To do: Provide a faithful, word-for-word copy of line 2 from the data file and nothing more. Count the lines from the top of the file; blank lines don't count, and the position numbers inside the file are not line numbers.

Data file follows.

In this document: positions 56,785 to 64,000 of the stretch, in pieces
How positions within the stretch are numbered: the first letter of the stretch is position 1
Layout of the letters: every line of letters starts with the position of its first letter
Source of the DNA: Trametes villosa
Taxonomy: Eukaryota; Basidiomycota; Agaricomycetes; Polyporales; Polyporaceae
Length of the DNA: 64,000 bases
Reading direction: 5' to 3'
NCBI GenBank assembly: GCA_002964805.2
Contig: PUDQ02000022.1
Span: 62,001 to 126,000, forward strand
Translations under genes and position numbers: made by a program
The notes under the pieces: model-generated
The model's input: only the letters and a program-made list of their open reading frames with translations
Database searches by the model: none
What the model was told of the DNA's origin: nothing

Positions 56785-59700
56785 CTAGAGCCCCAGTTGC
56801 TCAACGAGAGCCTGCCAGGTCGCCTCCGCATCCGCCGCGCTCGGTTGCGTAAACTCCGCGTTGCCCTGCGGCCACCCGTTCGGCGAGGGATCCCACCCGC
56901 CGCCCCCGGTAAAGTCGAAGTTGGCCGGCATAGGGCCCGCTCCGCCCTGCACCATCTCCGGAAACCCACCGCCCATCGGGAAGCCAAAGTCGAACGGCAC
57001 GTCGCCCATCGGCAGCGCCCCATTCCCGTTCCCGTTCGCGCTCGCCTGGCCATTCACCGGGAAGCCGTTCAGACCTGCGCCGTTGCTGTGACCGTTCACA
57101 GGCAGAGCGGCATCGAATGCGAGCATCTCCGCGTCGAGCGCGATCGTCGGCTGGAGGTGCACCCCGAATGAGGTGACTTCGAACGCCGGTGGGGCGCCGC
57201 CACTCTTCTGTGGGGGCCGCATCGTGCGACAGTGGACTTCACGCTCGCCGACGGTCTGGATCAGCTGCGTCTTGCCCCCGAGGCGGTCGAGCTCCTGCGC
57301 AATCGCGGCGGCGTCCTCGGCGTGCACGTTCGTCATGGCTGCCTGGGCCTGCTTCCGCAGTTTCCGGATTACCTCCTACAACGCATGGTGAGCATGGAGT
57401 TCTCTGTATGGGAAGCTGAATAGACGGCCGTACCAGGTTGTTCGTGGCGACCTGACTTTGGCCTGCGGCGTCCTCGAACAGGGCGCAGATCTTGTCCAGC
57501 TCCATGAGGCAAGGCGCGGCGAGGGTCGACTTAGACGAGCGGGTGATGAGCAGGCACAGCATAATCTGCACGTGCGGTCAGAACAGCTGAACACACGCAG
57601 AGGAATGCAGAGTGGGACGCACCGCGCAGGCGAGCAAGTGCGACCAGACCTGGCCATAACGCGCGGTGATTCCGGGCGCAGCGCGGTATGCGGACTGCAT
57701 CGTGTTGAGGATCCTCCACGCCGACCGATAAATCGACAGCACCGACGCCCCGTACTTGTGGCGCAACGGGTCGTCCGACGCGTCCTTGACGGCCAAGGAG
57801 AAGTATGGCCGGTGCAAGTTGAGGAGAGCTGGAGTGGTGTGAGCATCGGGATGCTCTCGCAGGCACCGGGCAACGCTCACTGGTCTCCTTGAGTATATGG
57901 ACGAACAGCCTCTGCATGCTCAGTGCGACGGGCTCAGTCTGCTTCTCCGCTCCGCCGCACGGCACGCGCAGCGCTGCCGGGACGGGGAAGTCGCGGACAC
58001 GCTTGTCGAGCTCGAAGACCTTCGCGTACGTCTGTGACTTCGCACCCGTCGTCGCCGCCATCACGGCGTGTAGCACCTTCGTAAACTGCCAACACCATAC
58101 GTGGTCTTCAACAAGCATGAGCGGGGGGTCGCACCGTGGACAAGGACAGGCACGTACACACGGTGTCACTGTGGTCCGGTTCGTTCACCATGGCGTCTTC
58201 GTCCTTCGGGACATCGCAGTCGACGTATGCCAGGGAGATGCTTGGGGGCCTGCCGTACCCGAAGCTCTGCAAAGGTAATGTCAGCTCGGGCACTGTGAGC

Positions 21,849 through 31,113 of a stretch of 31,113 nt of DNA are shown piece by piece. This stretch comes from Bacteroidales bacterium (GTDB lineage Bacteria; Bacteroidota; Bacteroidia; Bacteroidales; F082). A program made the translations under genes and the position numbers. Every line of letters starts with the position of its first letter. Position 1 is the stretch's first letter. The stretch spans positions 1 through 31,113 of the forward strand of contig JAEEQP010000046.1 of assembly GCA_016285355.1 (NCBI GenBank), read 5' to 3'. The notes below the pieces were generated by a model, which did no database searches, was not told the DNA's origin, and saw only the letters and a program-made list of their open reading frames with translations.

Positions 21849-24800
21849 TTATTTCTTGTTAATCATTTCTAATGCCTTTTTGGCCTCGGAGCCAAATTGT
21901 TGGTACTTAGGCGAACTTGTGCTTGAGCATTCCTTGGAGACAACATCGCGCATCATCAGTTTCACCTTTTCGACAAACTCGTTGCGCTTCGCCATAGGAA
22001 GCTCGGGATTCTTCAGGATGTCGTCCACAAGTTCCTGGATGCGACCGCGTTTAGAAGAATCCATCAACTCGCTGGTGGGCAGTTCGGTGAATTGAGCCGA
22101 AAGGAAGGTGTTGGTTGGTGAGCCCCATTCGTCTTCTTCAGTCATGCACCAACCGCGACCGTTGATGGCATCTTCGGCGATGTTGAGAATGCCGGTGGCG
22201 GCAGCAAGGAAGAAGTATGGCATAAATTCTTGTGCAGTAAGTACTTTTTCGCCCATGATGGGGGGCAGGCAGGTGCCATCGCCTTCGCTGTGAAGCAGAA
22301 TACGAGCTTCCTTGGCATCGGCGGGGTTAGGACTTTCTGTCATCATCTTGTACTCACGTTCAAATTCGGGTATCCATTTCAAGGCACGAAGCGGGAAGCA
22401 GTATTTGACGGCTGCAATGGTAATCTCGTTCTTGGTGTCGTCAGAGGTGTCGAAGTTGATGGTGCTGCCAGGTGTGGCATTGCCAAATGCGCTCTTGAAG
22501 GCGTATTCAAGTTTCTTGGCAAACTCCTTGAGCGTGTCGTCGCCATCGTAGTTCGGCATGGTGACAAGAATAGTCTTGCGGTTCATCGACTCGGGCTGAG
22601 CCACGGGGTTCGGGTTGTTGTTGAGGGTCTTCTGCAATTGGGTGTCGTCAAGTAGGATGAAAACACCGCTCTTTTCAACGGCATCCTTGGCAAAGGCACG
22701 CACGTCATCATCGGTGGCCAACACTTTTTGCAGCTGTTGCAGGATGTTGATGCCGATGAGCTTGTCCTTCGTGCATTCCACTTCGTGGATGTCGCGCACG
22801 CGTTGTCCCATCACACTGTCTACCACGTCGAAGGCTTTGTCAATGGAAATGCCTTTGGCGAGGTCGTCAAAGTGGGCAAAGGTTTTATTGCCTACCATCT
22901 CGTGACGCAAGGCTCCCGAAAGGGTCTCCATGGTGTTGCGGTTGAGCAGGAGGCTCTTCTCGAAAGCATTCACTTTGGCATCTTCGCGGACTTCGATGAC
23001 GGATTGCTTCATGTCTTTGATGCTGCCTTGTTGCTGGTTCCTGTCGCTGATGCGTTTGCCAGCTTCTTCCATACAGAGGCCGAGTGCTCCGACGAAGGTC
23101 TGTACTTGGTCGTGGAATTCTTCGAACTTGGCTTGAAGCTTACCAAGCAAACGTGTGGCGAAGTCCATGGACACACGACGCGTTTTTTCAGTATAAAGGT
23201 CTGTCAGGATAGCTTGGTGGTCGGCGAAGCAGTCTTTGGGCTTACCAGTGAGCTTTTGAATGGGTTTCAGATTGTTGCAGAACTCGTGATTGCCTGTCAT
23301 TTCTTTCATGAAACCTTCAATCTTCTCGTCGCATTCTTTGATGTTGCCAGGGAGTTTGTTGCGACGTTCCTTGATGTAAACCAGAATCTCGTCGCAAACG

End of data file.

How positions within the stretch are numbered: the first letter of the stretch is position 1